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Policy fragmentation in the American federalist system leads to inefficiencies as decisions by one authority impose positive and negative externalities on other authorities and their constituencies. We focus on the role of policy networks in shaping coordinated decisions that enhance the joint outcomes among governmental authorities. We advance two competing perspectives relating networks to collective action, one emphasizing the role of tightly-clustered "strong-tie" relationships capable of enhancing the credibility of commitments among network members, and the other emphasizing the role of extensive, "weak-tie" relationships linking diverse stakeholders in enhancing the shared information required to coordinate collective decisions.
Our previous projects established the importance of local policy networks in enhancing compliance with federal regulations and developing coordinated policy agreements in local watersheds. The research provides initial evidence that extensive weak-tie networks play the most critical role in establishing joint projects, at least among specialized authorities managing an estuary's natural resources. Our research agenda focuses on two critical settings, one emphasizing horizontal fragmentation (the joint provision of local services by municipalities), and the other emphasizing vertical fragmentation (the development of joint projects among federal, state, and local resource management agencies). In each setting, we will develop relevant formal models about the capabilities of different network structures and test them using an array of archival and survey data.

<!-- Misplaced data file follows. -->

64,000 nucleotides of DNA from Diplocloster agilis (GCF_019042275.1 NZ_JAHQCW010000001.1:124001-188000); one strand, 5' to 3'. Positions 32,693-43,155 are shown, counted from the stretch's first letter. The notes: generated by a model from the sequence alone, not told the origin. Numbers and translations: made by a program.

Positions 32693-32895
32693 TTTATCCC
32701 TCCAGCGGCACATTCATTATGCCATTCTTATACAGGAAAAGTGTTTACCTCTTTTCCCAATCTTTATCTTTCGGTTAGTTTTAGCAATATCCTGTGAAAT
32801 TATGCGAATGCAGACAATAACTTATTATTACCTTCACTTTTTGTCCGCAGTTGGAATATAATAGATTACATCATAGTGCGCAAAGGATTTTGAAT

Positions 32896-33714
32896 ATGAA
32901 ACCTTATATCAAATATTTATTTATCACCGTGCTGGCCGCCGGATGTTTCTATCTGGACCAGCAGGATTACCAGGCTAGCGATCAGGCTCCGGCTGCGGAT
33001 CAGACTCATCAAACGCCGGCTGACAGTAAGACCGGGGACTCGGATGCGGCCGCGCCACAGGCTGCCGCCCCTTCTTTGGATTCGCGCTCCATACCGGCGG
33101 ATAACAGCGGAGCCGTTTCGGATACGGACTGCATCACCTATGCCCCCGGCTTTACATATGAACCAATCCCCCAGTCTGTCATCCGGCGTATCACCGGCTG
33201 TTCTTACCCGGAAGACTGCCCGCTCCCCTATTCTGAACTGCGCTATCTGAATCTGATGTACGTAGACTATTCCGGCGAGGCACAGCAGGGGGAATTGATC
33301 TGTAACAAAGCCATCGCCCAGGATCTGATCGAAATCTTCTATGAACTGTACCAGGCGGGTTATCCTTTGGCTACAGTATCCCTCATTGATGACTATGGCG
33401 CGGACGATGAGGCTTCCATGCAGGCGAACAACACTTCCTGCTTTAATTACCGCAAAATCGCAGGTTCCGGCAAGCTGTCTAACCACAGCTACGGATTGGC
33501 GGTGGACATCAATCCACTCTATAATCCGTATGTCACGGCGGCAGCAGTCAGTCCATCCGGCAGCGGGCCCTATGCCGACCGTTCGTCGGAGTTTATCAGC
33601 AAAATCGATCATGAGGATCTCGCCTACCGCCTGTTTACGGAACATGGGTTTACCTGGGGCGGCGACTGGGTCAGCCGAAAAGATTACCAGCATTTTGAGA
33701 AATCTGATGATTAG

Public Affairs, Public Policy and Public Administration | Urban Studies and Planning